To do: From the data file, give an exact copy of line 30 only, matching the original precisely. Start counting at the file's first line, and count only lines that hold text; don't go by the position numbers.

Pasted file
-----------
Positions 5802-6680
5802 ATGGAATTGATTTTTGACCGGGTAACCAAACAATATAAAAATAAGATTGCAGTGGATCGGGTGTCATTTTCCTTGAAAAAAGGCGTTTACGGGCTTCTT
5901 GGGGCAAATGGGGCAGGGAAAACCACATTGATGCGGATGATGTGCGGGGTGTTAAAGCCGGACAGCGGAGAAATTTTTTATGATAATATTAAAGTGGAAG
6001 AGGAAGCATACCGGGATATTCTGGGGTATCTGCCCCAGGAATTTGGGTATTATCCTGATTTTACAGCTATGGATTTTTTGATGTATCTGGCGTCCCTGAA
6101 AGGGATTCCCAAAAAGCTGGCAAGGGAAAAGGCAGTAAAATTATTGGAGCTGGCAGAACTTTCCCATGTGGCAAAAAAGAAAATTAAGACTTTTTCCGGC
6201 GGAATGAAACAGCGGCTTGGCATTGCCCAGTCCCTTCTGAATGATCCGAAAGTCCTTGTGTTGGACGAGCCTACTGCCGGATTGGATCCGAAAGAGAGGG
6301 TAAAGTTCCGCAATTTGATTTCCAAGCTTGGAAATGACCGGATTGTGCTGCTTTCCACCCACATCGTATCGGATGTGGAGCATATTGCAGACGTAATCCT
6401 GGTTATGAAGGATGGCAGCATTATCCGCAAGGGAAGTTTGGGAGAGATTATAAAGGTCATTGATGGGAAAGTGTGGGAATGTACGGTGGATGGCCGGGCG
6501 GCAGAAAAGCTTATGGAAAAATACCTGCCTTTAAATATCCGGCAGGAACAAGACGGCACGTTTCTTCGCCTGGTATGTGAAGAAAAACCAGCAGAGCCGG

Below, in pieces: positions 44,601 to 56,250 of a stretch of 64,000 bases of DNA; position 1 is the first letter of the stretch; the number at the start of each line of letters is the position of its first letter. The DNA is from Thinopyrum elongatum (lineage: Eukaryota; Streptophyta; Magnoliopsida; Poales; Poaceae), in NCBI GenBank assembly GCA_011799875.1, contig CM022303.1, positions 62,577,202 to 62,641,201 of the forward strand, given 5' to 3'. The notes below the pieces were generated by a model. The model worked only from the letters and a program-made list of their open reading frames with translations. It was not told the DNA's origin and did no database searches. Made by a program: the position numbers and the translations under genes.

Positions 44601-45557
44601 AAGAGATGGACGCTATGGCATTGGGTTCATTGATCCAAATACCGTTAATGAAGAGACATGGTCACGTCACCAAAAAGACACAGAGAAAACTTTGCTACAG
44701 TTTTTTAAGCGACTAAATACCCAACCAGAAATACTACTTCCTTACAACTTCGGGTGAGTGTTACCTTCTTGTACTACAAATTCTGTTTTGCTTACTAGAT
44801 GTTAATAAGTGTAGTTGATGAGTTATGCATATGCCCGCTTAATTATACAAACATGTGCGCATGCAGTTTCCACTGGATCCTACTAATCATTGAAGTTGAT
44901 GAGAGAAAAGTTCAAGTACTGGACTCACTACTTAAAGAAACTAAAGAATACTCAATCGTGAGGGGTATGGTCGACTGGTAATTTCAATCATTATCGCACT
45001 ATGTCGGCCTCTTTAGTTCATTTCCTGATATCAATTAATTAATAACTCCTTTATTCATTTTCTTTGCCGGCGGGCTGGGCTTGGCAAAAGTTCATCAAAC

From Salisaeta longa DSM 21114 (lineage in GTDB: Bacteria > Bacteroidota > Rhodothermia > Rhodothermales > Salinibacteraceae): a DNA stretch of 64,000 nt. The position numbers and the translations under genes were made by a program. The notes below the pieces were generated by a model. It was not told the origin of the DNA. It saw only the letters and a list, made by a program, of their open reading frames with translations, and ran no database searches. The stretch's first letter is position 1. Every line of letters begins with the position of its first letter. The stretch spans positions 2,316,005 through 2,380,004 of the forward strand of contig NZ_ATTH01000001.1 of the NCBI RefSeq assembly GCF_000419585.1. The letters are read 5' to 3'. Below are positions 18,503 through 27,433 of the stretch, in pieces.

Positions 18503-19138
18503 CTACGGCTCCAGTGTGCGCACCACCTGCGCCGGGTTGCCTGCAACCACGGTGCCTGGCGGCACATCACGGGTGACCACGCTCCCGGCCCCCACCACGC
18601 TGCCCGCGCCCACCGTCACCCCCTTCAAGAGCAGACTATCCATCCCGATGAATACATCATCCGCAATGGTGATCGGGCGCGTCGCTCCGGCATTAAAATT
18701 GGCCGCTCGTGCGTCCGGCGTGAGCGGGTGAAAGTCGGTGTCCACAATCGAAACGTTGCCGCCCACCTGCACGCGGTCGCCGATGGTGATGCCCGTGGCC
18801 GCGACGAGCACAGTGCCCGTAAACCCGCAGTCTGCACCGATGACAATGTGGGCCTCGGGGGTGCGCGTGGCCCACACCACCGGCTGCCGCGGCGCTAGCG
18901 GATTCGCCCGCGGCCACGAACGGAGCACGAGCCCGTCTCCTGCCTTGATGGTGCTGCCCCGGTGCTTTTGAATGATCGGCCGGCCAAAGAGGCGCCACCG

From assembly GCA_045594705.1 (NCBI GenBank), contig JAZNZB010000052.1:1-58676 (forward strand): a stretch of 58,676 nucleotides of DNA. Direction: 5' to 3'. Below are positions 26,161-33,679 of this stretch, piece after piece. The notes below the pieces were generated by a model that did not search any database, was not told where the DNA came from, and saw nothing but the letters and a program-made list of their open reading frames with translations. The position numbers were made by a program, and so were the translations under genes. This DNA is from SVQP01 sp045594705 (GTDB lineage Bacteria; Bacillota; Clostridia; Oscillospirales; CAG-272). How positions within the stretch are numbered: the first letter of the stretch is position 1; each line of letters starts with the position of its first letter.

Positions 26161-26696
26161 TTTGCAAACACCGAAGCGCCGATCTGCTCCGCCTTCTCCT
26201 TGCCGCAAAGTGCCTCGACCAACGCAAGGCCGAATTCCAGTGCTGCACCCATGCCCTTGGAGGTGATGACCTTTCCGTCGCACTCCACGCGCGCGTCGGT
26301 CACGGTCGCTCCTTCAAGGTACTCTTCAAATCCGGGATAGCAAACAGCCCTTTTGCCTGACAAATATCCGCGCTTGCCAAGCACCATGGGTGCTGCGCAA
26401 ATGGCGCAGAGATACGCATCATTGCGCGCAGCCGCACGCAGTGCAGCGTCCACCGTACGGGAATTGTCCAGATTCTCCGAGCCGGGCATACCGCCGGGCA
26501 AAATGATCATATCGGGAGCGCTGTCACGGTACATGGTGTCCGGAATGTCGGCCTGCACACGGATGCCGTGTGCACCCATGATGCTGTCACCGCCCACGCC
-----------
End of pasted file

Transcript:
26501 AAATGATCATATCGGGAGCGCTGTCACGGTACATGGTGTCCGGAATGTCGGCCTGCACACGGATGCCGTGTGCACCCATGATGCTGTCACCGCCCACGCC